You might know him for his phenomenally popular Football Manager Meets Moneyball series, but Alex Stewart is also a prodigious bookworm and he’ll be joining The Set Pieces this summer as our resident book reviewer. Here, he shares some of his favourite books.
Reading is an odd business. To paraphrase someone on Twitter, you stare at a bunch of squiggles etched onto a collection of bits of pulped tree and then hallucinate for several hours. How much odder then, when the subject of the reading experience is football, a sport that relies as much as any on a combination of movement, immediacy, and communality of experience. None of these things are especially associated with books.
And yet the shelves groan with the weight of a variety of books on football, on footballers, on the history of teams and tactics, and even biographies where individual experiences, maybe growing up in a particular family or overcoming an illness, are refracted through the lens of football. There’s clearly an appetite for football writing of all sorts.
It can’t simply be because the thirst for football-centric ephemera is so great as to be unquenchable. Especially in the social media age and the ascendency of the blogosphere, more words and time have been dedicated to the beautiful game then ever before, perhaps so much that its beauty is diminished by over-familiarity; your partner always looks so much lovelier when you’ve not seen them for a few days, but in the present time, football seems and feels ineluctable.
Perhaps, however, there’s something too short-term about this sort of football-satiation. The number of books and their popularity suggests we want a deeper connection, a more lasting period of immersion into things football-related than a few Vines or a 600 word blog post can give us. This is why the best football writing connects at a deeper level than just a presentation of facts.
Now, what follows is, of course, subjective. I won’t pretend to know what all of you are looking for in football writing and my tastes can’t and shouldn’t be everyone else’s. Take, for example, Jonathan Wilson, one of the contemporary greats of football writing. His classic Inverting the Pyramid is encyclopaedic, detailed, and, at times, a little starchy. There’s no doubt that as a textbook of football tactics, layered with history and anecdotes, it’s pretty unsurpassable and a must-read.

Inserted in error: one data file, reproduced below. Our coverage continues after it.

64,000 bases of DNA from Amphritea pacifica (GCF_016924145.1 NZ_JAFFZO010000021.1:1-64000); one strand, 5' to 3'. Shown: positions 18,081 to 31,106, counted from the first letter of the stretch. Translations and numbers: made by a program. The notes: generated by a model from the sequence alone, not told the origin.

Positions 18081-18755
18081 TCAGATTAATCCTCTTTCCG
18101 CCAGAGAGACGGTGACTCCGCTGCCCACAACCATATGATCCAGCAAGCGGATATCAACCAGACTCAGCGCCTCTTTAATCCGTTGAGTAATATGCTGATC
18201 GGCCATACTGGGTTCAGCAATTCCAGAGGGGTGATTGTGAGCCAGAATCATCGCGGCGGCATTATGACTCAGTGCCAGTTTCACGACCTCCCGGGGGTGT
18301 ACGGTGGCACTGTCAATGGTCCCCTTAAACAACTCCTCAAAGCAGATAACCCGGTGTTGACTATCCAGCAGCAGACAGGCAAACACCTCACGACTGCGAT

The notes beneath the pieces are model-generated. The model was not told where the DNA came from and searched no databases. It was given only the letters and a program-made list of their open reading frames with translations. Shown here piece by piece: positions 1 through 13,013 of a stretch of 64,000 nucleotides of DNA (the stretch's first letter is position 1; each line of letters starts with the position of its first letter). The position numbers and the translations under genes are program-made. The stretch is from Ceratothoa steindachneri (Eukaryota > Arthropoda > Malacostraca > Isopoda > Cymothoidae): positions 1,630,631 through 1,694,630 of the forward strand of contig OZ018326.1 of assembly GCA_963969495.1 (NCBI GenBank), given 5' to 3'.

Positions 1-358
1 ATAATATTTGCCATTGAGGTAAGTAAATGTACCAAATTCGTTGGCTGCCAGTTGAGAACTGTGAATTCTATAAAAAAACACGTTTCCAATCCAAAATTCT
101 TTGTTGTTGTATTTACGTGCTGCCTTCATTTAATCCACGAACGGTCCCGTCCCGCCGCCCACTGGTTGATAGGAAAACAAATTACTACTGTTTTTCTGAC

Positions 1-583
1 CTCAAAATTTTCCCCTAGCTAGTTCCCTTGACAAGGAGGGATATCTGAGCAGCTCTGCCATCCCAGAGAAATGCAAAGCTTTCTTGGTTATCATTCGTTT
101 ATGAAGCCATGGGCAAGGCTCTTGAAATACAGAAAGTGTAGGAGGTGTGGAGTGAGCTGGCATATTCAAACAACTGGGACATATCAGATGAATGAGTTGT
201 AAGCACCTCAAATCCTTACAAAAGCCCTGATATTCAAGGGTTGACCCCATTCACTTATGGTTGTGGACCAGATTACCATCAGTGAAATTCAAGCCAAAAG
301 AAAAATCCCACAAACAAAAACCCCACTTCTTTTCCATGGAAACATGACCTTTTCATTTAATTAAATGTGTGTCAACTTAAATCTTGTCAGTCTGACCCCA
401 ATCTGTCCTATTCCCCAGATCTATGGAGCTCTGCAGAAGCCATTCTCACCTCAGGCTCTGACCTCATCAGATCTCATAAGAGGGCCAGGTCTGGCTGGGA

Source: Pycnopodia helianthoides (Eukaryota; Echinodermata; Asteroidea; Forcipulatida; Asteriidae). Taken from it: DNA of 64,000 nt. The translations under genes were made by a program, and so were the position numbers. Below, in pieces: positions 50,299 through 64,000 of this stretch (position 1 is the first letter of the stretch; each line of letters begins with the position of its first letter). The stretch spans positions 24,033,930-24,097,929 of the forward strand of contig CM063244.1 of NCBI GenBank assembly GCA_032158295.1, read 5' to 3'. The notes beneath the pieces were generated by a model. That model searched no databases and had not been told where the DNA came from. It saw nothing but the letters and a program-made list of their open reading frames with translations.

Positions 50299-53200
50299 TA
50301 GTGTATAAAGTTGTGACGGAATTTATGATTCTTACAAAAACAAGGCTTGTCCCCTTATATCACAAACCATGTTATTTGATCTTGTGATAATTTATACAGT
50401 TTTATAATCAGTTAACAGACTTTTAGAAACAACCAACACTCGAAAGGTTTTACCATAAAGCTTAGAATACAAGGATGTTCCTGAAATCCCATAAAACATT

For me, though, The Outsider, his history of goalkeepers, is a far more enjoyable book. The detail and history is there, in spades, but it is the personal aspect that resonates most clearly. I used to be a goalkeeper, which helps. By putting personalities front and centre, while skilfully weaving in the development of various styles of keeping and, brilliantly, shedding a light on parts of football history often neglected like great African ‘keepers, Wilson makes the subject both deep and relatable. It’s a masterful book.
Of course, histories or narratives can have great personal detail written into them. Joe McGuinniss’ The Miracle of Castel di Sangro, the tale of a tiny team’s heady first season in Serie B, is tempered by tragedy and the author’s own personal experiences of living in the small, close-knit Italian community in a rough part of the Abruzzo region. We can recognise the universality of the appeal of the footballing story, but it is the touches of the reality of life outside football that really take hold of the reader and draw them so profoundly into this mix of success and sadness.
Perhaps the apogee of this more personal style of writing is Eduardo Galeano’s Soccer in Sun and Shadow. In typically lyrical South American style, Galeano (like McGuinniss, a so-called ‘serious’ journalist with a fanatic’s passion for football) explores his own relationship with the game through a series of short, sometimes no more than a few lines, recollections, apothegms, observations, and comments. His subject is moments of great play, of players, of the sport itself, and the way he and society at large relate to it. The beauty of the book is not simply in the writing, which touches the sublime at times, but because while we might not share his recollections or experiences, our own thoughts are given a poetic frame and point of reference by his take on the sport.